The city has renamed this empty stretch of Witherspoon Avenue “Christmas Tree Lane.” If another lot closes, they might have to consider a name change.
these independent stands in your town. You can’t. They don’t exist online, except for a few regional chains like Jimmy Coan’s Papa Noel lots. The fact that they suddenly appear in these strange places is meant to grab your attention. It’s a sales tactic that must work. Over 30 million Christmas trees are sold each year in America. At about $50 to $200 a pop, it’s become a billion-dollar industry. Those are quite likely just sales that are on the books because there’s something decidedly off-the-grid about tree slingers. You get the impression these guys probably have some bizarre resumes, if they have one at all. “He’s awesome. He’s a white guy, but he’s almost like a Native American hippy, but he doesn’t have long hair. He’s a country boy. He’s really cool. He just had this vision,” Fyffe expands on his admiration for the offbeat, entrepreneurial spirit of Jimmy Coan. Fyffe has nothing bad to say about selling Christmas trees. He loved it and speaks of Coan like a scrappy, outcast uncle who went his own way to make a name for himself. “It’s almost like being the ringleader of a circus.” That big top mentality might work for a free spirit in Texas, but the holiday circus of tree sales has a decidedly different impact on Tommy Thompson. A few days after our first talk, on a wet, cold Wednesday night on Christmas Tree Lane, I am reminded yet again that the hardest part about this business is making people happy.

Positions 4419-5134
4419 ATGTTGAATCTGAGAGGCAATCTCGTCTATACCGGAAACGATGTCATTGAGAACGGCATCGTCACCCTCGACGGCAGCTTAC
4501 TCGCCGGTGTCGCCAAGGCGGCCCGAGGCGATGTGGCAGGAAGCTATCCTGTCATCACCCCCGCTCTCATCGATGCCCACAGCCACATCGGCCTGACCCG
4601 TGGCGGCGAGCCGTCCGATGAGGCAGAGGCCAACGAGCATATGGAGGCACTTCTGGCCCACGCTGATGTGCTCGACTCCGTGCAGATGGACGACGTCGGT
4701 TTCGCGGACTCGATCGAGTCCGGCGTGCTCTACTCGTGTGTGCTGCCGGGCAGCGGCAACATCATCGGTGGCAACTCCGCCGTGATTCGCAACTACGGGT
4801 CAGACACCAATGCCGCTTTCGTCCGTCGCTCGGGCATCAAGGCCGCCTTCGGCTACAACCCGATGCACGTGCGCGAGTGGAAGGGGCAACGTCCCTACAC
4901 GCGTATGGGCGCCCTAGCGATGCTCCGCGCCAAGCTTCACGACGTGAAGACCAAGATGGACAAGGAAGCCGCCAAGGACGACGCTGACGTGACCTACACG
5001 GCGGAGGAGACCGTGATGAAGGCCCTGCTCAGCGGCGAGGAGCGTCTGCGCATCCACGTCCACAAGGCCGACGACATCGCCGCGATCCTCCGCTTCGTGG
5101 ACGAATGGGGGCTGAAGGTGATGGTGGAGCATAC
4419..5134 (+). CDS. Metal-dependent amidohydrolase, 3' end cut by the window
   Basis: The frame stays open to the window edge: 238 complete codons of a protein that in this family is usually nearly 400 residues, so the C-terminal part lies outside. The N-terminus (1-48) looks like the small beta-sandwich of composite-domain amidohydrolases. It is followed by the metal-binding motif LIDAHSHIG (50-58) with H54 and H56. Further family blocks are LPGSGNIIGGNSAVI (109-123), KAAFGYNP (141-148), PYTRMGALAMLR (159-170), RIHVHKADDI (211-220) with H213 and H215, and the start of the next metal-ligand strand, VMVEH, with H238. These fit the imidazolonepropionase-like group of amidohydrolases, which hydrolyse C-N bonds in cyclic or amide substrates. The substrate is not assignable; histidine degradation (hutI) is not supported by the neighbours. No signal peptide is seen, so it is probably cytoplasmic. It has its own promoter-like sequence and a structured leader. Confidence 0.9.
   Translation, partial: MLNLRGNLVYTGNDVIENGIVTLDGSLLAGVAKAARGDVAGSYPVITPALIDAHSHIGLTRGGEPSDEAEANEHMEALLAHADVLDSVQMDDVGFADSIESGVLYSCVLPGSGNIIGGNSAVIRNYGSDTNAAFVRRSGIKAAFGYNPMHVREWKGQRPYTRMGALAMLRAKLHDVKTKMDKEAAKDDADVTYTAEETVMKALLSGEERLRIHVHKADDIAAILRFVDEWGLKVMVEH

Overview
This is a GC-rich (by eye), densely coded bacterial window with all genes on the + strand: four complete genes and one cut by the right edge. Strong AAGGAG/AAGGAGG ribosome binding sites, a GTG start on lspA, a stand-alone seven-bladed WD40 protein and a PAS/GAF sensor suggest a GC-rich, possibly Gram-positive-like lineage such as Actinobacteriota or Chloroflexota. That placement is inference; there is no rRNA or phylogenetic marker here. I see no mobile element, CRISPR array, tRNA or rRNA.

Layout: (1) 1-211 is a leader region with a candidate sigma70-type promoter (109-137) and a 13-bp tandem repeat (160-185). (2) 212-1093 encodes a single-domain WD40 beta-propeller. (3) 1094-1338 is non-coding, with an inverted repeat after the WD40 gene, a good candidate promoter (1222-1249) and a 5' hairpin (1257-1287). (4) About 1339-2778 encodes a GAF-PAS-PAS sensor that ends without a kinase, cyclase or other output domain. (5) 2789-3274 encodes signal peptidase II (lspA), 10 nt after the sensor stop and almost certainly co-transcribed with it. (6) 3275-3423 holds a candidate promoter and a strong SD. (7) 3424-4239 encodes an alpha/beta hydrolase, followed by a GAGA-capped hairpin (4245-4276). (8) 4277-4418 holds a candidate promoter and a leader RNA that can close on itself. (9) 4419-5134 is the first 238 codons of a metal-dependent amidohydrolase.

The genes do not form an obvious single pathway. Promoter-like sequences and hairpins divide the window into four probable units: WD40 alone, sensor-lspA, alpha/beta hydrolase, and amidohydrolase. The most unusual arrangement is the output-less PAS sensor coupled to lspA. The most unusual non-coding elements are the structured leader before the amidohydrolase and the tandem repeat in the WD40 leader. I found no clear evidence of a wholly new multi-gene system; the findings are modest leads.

“You don’t sell anywhere close to that now,” he says. The city has renamed this empty stretch of Witherspoon Avenue “Christmas Tree Lane.” Once there were about nine vendors fighting for holiday dollars, but these days it’s whittled down to just Tommy and Gary Jecker. If another lot closes, they might have to consider a name change. I ask Tommy if he and Jecker are rivals. He laughs a little and walks away a few steps, as if he needs to go count the wreathes or oil the chainsaw – anything to keep from talking about himself. “It’s a hard job,” he says with a high voice ideal for bluegrass singing. “After he retired, my dad offered to pay me not to sell trees for the holiday season.” I ask why. Tommy mumbles, wipes his nose, and finally manages to get some distance between us. Christmas tree lots are awkward by design. Consider it free advertising. They normally spring up where rent is cheap: vacant buildings across from the train tracks, offseason fruit markets directly under a flight path, seedy parking lots adjacent to the downtown freeway. Try looking up one of
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